If you’re on the latest update for Windows 10, you would have noticed that your disk usage is often close to a 100%, even if your PC is idle. This can be a big issue sometimes, especially if your PC has a slow HDD.
If you try to terminate this process from the task manager, you’ll get an error message saying that Windows will become unstable or might even crash. So what is this SysMain? What does it do? Why does it eat so much of your disk, and how to disable it?
Read on to find out.
What is Service Host SysMain in Windows?
SysMain, formerly known as SuperFetch, is a legitimate Windows 10 background service. It analyses the user’s system usage patterns and efficiently manages the system accordingly, and can speed up app loading times and, in some cases, even boot times.
Ironically, this service can also cause system slowdowns quite a lot of times. On PCs with older or weaker hardware, running this service can use up system resources quite easily. This can cause a whole lot of problems like system slowdowns and even crashes in extreme cases.
So can you disable it to save up system resources? Well, of course, you can. Yes, you’ll have to wait a little bit longer anytime you start a new process, but at least you’ll have a more stable system.
How to disable Service Host SysMain (Superfetch)?
Disabling SysMain is quite a simple task
Step 1: Go to Run (Windows key + R) and type services.msc. Click Ok.
Step 2: You’ll see a ‘Services’ dialogue box pop up. Scroll down until you find SysMain.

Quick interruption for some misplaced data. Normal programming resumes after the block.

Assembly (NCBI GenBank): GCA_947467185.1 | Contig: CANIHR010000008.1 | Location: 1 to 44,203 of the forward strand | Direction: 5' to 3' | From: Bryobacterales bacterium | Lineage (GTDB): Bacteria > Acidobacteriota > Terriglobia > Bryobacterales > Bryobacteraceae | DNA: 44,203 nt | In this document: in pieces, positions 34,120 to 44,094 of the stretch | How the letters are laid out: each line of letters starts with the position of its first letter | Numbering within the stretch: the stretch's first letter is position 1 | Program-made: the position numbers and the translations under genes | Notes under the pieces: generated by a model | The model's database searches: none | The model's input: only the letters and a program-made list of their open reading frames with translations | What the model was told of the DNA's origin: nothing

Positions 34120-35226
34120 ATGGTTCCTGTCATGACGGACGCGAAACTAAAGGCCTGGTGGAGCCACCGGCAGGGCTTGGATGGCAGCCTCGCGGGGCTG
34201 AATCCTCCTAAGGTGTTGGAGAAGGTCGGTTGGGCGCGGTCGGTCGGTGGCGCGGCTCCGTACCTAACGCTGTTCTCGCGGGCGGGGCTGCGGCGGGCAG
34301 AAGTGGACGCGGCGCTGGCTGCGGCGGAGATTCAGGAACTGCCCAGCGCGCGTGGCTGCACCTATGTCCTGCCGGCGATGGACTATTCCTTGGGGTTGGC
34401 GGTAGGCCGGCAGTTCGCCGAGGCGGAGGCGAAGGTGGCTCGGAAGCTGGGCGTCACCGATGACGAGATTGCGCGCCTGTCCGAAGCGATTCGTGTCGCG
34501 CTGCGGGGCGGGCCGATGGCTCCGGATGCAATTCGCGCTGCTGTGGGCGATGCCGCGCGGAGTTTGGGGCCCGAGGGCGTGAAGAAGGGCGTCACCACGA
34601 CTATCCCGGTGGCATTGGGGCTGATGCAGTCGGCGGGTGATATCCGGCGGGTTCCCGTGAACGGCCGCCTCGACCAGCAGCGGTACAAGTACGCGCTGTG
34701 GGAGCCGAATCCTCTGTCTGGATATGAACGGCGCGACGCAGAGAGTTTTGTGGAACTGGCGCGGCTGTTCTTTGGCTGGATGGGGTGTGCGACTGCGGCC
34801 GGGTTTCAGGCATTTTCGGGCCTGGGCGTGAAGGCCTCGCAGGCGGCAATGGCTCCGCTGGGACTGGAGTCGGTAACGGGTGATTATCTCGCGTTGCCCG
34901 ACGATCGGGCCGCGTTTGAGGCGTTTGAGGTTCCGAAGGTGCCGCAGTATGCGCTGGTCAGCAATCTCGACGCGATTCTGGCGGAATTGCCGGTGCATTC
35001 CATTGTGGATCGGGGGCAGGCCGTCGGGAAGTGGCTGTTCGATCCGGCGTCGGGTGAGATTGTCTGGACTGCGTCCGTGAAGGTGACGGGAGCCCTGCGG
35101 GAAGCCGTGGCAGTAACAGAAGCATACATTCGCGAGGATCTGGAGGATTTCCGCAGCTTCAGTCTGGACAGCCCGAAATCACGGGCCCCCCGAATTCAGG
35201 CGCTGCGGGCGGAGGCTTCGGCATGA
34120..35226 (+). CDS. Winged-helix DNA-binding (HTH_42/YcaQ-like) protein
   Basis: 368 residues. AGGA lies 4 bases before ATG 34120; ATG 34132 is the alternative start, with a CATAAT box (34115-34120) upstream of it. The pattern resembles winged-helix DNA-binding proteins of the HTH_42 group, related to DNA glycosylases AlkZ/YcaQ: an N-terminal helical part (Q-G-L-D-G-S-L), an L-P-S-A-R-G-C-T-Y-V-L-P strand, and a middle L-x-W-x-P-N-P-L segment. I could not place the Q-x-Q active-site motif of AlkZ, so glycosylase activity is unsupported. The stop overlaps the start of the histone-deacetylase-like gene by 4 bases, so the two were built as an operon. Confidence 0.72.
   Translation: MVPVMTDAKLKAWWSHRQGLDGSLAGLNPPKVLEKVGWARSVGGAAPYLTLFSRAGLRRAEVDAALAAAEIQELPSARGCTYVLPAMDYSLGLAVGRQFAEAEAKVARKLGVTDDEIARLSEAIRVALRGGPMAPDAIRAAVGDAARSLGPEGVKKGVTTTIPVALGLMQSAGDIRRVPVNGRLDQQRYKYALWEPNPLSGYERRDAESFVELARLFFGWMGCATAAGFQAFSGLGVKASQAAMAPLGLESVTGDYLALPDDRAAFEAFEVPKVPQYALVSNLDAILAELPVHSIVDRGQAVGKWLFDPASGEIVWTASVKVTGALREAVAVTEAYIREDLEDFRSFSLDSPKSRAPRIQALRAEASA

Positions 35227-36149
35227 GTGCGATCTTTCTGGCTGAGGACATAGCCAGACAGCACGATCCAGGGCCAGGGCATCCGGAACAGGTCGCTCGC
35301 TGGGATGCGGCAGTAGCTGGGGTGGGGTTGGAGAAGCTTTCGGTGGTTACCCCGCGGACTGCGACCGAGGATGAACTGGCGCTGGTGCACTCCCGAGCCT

Step 3: Right-click on SysMain and click on ‘Properties.’
Step 4: Under ‘Startup type’, select disabled. Then click ‘Apply’.
And that’s how you get rid of SysMain.
How to fix your PC without disabling SysMain?
Aforementioned, disabling SysMain will make launching apps a bit slower. In addition, the effect increases if you’re running older hardware. Here are a couple of things you can try to fix the lag caused by SysMain without disabling it.
- Update Windows: Sounds a bit obvious but Microsoft keeps fixing its service in every update it releases. You never know which one might fix the problem for you.
- Update Device drivers/software: Another obvious solution but again, developers keep fixing minor issues with their software all the time. Try updating everything to rule out the problem causing potentials.
- Reset Windows: Sometimes, faulty configurations can also cause SysMain to act up. Resetting Windows can help you start from scratch. It might as well fix the issue.
Someone who writes/edits/shoots/hosts all things tech and when he’s not, streams himself racing virtual cars. You can reach out to Yadullah at [email protected], or follow him on Instagram or Twitter.